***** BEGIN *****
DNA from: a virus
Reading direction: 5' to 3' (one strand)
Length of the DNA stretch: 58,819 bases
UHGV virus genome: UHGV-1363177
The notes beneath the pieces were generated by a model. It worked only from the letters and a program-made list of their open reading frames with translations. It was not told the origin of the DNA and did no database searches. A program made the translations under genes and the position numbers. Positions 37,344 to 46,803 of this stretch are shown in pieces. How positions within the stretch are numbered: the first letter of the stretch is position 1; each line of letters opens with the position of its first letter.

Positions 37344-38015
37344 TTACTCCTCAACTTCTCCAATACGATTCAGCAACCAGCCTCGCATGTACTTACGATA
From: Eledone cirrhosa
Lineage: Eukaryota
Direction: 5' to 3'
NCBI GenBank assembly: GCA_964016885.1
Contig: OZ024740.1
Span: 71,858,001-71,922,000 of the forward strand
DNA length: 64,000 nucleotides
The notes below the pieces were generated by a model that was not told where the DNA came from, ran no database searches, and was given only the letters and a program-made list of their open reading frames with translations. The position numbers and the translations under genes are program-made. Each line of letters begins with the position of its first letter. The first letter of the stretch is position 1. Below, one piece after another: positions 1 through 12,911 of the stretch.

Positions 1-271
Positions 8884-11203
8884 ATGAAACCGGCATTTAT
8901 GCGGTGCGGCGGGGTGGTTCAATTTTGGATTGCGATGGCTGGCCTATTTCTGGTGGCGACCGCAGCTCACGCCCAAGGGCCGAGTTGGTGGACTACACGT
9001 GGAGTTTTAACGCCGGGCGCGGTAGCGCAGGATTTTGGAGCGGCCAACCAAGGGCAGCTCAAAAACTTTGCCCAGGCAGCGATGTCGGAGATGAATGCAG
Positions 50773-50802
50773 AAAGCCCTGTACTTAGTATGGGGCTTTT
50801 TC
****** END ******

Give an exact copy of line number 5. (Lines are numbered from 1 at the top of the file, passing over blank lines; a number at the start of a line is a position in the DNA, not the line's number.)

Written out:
The notes beneath the pieces were generated by a model. It worked only from the letters and a program-made list of their open reading frames with translations. It was not told the origin of the DNA and did no database searches. A program made the translations under genes and the position numbers. Positions 37,344 to 46,803 of this stretch are shown in pieces. How positions within the stretch are numbered: the first letter of the stretch is position 1; each line of letters opens with the position of its first letter.